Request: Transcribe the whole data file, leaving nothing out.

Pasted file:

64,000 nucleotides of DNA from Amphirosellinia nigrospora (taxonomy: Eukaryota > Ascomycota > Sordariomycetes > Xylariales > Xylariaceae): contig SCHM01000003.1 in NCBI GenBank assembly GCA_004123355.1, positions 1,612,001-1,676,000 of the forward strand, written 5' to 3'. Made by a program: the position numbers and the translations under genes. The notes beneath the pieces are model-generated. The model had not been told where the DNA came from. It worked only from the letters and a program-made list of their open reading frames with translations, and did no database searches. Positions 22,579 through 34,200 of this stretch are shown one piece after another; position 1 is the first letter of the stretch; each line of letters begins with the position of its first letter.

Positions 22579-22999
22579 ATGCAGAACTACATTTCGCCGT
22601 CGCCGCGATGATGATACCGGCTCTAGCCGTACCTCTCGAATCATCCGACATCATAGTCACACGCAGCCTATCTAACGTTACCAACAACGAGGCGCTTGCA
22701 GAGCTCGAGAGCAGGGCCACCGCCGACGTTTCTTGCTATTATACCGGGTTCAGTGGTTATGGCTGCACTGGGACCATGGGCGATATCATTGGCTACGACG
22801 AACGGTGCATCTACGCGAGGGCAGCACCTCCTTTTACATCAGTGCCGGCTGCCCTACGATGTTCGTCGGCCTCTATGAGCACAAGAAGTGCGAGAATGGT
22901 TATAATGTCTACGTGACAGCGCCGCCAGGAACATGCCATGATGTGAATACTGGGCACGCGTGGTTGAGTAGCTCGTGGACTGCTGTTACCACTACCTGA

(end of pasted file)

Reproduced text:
64,000 nucleotides of DNA from Amphirosellinia nigrospora (taxonomy: Eukaryota > Ascomycota > Sordariomycetes > Xylariales > Xylariaceae): contig SCHM01000003.1 in NCBI GenBank assembly GCA_004123355.1, positions 1,612,001-1,676,000 of the forward strand, written 5' to 3'. Made by a program: the position numbers and the translations under genes. The notes beneath the pieces are model-generated. The model had not been told where the DNA came from. It worked only from the letters and a program-made list of their open reading frames with translations, and did no database searches. Positions 22,579 through 34,200 of this stretch are shown one piece after another; position 1 is the first letter of the stretch; each line of letters begins with the position of its first letter.

Positions 22579-22999
22579 ATGCAGAACTACATTTCGCCGT
22601 CGCCGCGATGATGATACCGGCTCTAGCCGTACCTCTCGAATCATCCGACATCATAGTCACACGCAGCCTATCTAACGTTACCAACAACGAGGCGCTTGCA
22701 GAGCTCGAGAGCAGGGCCACCGCCGACGTTTCTTGCTATTATACCGGGTTCAGTGGTTATGGCTGCACTGGGACCATGGGCGATATCATTGGCTACGACG
22801 AACGGTGCATCTACGCGAGGGCAGCACCTCCTTTTACATCAGTGCCGGCTGCCCTACGATGTTCGTCGGCCTCTATGAGCACAAGAAGTGCGAGAATGGT
22901 TATAATGTCTACGTGACAGCGCCGCCAGGAACATGCCATGATGTGAATACTGGGCACGCGTGGTTGAGTAGCTCGTGGACTGCTGTTACCACTACCTGA